A well-known little instrument, chiefly used to adjust or fasten the clothes of women and children. Although consisting of merely a piece of wire, with a head and a point, great mechanical ingenuity has been exercised to perfect its construction at a cheap rate; but such is the extent of the consumption, and consequent importance of the manufacture of pins, that there are many establishments where upwards of two tons, containing about 20,000,000 in number, are made weekly. The ordinary method of making pins has been thus described by various authors on the subject. Brass wire, drawn to the required size, is straightened by drawing it between steel pins, set in a zigzag form upon a bench, and afterwards cut into such lengths as will each make six pins of the required size. These lengths are pointed at the ends by boys, who sit each with two small grindstones before him, turned by a wheel. Taking up a handful, he applies the wires to the coarsest of the two stones, moving them round at the same time, and in such a position as to produce evenly-rounded and well-tapered conical points, which are perfected and sharpened by him afterwards upon the smoother stone. A lad of twelve years of age will thus point 16,000 in an hour.
The length of a pin is then cut off each end of the pointed wire, and the remaining portion of wire is treated in a similar manner, successively, until the six pins of each length have been pointed. The next operation is heading, or rather "head-spinning;" the heads being prepared for subsequent putting on, by winding a finer wire around another wire of the size of the pin, by the rapid revolution of a kind of spinning-wheel. The internal wire being drawn out leaves the external wire of the form of a tube of circumvolutions; this tube is cut into short lengths, of only two circumvolutions, each of which forms one head; these are made red-hot in an iron pan, over a furnace, to soften them, that they may not spring under the hammer in fixing them on. These annealed heads are distributed to children, who sit with little anvils and hammers, the latter being worked by means of the feet upon treadles. Taking up a pin, they thrust its blunt end amongst a quantity of the head-spinnings; and, catching up one, they apply it immediately to the anvil, and, by means of two or three blows of the hammer, compress the head firmly upon the end of the wire, with remarkable dexterity.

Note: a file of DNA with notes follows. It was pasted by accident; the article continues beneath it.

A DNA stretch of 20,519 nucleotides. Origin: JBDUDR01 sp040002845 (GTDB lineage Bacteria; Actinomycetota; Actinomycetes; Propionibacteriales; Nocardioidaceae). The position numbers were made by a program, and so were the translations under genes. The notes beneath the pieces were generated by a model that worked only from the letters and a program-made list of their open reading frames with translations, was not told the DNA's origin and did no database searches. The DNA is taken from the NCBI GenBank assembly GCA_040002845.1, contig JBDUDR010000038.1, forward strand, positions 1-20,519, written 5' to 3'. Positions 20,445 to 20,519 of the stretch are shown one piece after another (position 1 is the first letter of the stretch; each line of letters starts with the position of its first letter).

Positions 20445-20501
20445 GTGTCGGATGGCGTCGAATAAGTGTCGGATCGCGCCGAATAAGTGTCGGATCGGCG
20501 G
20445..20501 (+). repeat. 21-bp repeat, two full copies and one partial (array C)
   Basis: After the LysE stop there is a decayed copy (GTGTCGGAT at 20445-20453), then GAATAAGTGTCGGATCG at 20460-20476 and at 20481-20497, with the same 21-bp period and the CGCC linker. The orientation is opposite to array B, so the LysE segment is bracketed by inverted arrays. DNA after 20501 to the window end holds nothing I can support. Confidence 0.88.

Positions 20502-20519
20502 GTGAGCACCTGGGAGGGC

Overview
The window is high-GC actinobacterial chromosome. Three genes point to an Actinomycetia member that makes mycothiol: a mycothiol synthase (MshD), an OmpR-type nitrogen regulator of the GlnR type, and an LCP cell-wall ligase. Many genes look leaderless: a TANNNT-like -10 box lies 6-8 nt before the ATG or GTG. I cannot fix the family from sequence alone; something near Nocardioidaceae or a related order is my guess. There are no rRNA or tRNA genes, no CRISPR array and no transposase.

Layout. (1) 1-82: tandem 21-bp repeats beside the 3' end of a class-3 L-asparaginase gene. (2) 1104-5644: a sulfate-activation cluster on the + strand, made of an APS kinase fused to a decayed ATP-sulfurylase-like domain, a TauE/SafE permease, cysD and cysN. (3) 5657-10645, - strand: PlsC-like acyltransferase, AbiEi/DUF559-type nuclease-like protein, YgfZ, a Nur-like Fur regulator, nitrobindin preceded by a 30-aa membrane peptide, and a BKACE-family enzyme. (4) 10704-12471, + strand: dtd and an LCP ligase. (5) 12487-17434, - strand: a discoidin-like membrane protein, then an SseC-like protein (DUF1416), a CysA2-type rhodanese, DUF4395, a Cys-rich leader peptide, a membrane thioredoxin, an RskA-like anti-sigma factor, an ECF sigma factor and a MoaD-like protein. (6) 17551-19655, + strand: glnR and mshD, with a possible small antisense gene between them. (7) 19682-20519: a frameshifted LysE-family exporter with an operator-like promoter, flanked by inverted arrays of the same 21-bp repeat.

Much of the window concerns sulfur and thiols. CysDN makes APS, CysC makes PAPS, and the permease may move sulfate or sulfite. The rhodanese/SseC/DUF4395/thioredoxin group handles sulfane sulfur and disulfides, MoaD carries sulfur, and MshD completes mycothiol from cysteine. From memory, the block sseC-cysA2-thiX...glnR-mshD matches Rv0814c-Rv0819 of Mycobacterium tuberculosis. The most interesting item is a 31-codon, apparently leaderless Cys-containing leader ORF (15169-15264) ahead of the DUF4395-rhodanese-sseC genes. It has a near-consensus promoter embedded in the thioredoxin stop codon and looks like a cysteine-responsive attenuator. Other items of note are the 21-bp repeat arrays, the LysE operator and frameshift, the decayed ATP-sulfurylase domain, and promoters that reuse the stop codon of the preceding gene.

The several motions of the little operator succeed each other so rapidly that it requires the closest observation of the process, many times repeated, to enable a stranger to perceive how it is performed. The pins have now to be whitened, which is effected by putting them in a solution of tin in the tartaric acid. Here they remain until they have acquired an extremely thin coat of the tin, which presents, when withdrawn from the bath, but a dull appearance: the pins are therefore thrown with some bran into a barrel, which, being in revolution upon its axis, the bran thus rubs the pins quite bright; they are then taken out, and the bran separated from them by a winnowing machine. Machines have, however, been recently constructed, in which a coil of wire is converted into pins without any manual intervention, or any extraneous assistance whatever.